These velocity values were combined with the number density profile obtained for this event (top panels of Figure 5) to produce the magnetic field strength profiles shown in the bottom panels of Figure 5, with the right panels showing the results for constant velocity and the left panels showing the results for variable velocity. It is clear that while both profiles are similar, the variation in pulse velocity does affect the derived magnetic-field strength. When a constant velocity is assumed, is in the range 2 – 6 G; where deceleration is considered, the range of increases to 1.5 – 10 G, and the difference in results is most easily seen in the upper part of the Hinode/EIS slit (100 – 220).

These observations suggest that the magnetic field strength of the quiet corona exhibits some variability with position, ranging here between  0 – 10 G (within errors). Previous estimates of the quiet coronal magnetic-field strength using “EIT Waves” were constrained by the use of lower cadence images from STEREO/EUVI or by the use of general estimates of the coronal number density rather than precise measurements using Hinode/EIS. This was reflected in the resulting general estimates, with values of 0.70.7 G and  1 – 2 G returned by West et al. (2011) and Long et al. (2011) respectively. The higher values of magnetic field strength here may reflect the use of measured rather than canonical values of density, in combination with higher-cadence data that better capture the kinematic properties of the pulse.

5 Magnetic Field Extrapolation

These measurements of the coronal magnetic-field strength invite further investigation and comparison with theoretical models. A detailed examination of the magnetic-field configuration in the vicinity of the Hinode/EIS slit was therefore undertaken to try and understand them. Two different methods were used to examine the magnetic field; a potential field source surface (PFSS) model giving a potential-field configuration for the full Sun (discussed in Section 5.1), and a potential-field extrapolation in a Cartesian box above the quiet Sun (discussed in Section 5.2). Given the magnetic-field strength estimated using the propagation of the “EIT wave” and shown in Figures 4 and 5, the methods below are used to derive the height at which this field strength is most probable.

5.1 PFSS model

The PFSS model developed by Altschuler and Newkirk (1969), Schatten, Wilcox, and Ness (1969), and Schrijver and De Rosa (2003) was used to investigate the magnetic field strength associated with the observed “EIT waves”. This model has the advantage of requiring only the distribution of the radial magnetic field on the photosphere as a boundary condition. Synoptic maps from SDO/HMI were used to determine the photospheric magnetic field for each event, using the maps at 00:04 UT for the 12 June 2010 event (Figure 6(a)), and at 12:04 UT for the 16 February 2011 event (Figure 6(c)). In both cases, the spatial resolution of the maps is 1, while the source surface is located at 2.5 R and assumes that the magnetic field is radial above this height. The PFSS model provides the magnetic field for each pixel of the domain.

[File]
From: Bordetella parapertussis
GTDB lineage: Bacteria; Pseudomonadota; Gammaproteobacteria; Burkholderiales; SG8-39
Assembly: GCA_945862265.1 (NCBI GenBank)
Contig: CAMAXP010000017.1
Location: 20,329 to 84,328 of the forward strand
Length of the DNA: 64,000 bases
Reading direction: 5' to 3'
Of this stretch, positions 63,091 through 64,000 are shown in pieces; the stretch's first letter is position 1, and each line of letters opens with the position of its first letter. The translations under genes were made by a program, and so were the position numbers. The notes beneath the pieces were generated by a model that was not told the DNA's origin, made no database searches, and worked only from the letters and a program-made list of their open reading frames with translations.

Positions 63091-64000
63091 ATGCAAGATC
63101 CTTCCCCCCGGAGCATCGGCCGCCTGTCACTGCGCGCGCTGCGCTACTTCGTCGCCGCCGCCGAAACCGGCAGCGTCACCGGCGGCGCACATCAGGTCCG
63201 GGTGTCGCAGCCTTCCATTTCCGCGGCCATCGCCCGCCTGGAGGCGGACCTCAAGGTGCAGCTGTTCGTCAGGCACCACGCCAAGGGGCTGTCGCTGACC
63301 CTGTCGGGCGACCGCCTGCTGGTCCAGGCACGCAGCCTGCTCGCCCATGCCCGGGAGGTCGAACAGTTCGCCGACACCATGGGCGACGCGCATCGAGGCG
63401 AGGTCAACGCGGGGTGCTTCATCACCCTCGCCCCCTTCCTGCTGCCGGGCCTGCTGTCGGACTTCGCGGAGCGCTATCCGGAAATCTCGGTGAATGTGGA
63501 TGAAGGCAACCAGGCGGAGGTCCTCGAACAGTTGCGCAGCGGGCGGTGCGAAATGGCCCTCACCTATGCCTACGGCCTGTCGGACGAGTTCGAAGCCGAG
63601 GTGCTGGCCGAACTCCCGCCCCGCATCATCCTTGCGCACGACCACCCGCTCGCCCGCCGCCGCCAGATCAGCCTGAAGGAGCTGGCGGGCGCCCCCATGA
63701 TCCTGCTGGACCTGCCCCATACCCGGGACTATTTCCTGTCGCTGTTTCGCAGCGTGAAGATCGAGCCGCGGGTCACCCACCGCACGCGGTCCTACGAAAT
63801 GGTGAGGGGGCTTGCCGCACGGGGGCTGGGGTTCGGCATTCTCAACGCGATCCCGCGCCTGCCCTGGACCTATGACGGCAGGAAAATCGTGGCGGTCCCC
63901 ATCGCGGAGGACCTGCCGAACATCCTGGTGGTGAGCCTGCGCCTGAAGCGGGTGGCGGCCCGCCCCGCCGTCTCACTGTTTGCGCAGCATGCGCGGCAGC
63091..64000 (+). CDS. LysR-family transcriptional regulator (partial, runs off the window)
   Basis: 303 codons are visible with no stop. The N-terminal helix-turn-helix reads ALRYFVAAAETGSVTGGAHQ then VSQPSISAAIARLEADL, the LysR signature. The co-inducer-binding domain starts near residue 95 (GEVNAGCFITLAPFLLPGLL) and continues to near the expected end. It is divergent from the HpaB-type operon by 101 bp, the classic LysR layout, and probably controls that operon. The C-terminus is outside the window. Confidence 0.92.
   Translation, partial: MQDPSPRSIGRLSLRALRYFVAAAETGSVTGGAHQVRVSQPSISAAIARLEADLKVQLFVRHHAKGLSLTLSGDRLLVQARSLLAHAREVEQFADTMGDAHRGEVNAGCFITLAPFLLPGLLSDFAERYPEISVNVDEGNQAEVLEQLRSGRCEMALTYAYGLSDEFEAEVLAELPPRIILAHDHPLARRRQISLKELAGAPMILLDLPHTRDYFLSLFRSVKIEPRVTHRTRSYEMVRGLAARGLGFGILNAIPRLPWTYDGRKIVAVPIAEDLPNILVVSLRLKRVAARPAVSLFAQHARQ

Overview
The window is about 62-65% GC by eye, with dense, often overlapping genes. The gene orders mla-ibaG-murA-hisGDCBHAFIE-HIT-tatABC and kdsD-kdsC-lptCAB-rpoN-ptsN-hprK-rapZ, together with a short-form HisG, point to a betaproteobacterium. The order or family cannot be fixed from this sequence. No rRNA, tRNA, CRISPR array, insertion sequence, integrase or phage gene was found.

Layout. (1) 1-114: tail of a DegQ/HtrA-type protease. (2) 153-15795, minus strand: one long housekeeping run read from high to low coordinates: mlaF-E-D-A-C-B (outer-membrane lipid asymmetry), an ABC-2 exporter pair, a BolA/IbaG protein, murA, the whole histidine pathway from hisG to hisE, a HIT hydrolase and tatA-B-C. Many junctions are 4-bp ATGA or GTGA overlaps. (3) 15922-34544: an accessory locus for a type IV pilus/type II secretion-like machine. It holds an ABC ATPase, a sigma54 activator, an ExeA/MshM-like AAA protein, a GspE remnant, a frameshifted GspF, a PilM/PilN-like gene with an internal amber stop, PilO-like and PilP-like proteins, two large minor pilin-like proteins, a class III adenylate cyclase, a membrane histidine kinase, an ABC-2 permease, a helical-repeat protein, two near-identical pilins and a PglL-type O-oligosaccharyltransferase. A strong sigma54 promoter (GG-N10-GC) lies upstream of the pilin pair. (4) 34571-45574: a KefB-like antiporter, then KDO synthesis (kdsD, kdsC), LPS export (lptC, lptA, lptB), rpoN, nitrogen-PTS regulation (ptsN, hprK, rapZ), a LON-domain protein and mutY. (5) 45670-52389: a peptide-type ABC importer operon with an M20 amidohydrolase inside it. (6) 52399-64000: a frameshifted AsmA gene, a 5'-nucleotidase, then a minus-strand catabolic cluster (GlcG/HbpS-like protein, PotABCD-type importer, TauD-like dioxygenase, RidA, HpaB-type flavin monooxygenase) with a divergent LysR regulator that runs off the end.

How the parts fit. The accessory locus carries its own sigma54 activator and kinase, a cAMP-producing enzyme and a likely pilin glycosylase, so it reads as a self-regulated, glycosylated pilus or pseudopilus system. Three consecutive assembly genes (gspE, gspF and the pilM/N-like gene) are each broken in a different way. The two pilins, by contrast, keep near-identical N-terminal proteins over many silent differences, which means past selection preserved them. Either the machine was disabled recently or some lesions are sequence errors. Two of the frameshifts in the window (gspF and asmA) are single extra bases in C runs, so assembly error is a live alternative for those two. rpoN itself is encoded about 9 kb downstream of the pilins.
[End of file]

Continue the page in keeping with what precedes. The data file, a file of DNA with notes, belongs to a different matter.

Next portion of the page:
A spherical-co-ordinate wedge ( for the 12 June 2010 event and for the 16 February 2011 event) that included the Hinode/EIS slit was then extracted. This is shown by the white rectangle and the zoomed in section of panels (a) and (c) of Figure 6.

Figure 6(b) shows the variation of the average field with height for the 12 June 2010 event. The grey area defines the distribution of delineated by the maximum of at a given height. The vertical dashed lines indicate the heights at which drops below 6 G and 2 G respectively, implying that the height range of this event lies between 70 and 128 Mm. Similarly for the 16 February 2011 event, Figure 6(d) indicates that the heights at which is lower than 6 G and 2 G are 72 Mm and 131 Mm respectively.

Figure 6: Synoptic maps from 12 June 2010 (panel (a)) and 16 February 2011 (panel (c)) used as a boundary condition for the PFSS model. The white box and enlarged section indicate the area in which the average magnetic field strength is computed. The corresponding average field strength as a function of height in the corona is shown in panel (b) for the event of 12 June 2010 and panel (d) for the event of 16 February 2011. The grey area shows the spread of the magnetic-field strength. The vertical dashed lines indicate the height at which a maximum field strength of 6 G and 2 G is achieved (horizontal lines).

The PFSS extrapolation allows an examination of the variation in the large-scale magnetic field of the Sun. The coarse spatial resolution removes the small-scale magnetic field, and thus the complexity of the quiet Sun as well as part of the complexity of active regions. In the following section, the influence of the quiet-Sun magnetic field on the determination of the height of the feature is investigated.

5.2 Quiet-Sun model

The procedure described by Régnier, Priest, and Hood (2008) is adopted here to compute the potential field above quiet-Sun regions. SDO/HMI magnetograms are again employed, although in this case magnetograms closest in time to observations of the “EIT wave” are used rather than synoptic maps. The initial pixel size of 0.6 for the SDO/HMI magnetograms is increased by a factor of 2 for the extrapolation. A small field-of-view encompassing the Hinode/EIS slit was extracted from the full-disk observations, with care taken to ensure that there is no contamination from the stronger magnetic field associated with nearby active regions. The field-of-view used for the potential field extrapolation is shown in Figure 7(a) for the 12 June 2010 event (480360) and Figure 7(c) for the 16 February 2011 event (330300). The vertical extension of the computational domain is approximately 350 (about 250 Mm) for both computations.

Figure 7: Quiet-Sun magnetograms from 12 June 2010 (panel (a); field-of-view of 480360) and 16 February 2011 (panel (c); field-of-view of 330300) used as a boundary condition for the local domain model. The corresponding average field strength as a function of height in the corona is shown in panel (b) for the event of 12 June 2010 and panel (d) for the event of 16 February 2011. The grey area shows the spread of the magnetic-field strength. The vertical dashed lines indicate the height at which a maximum field strength of 6 G and 2 G is achieved (horizontal lines).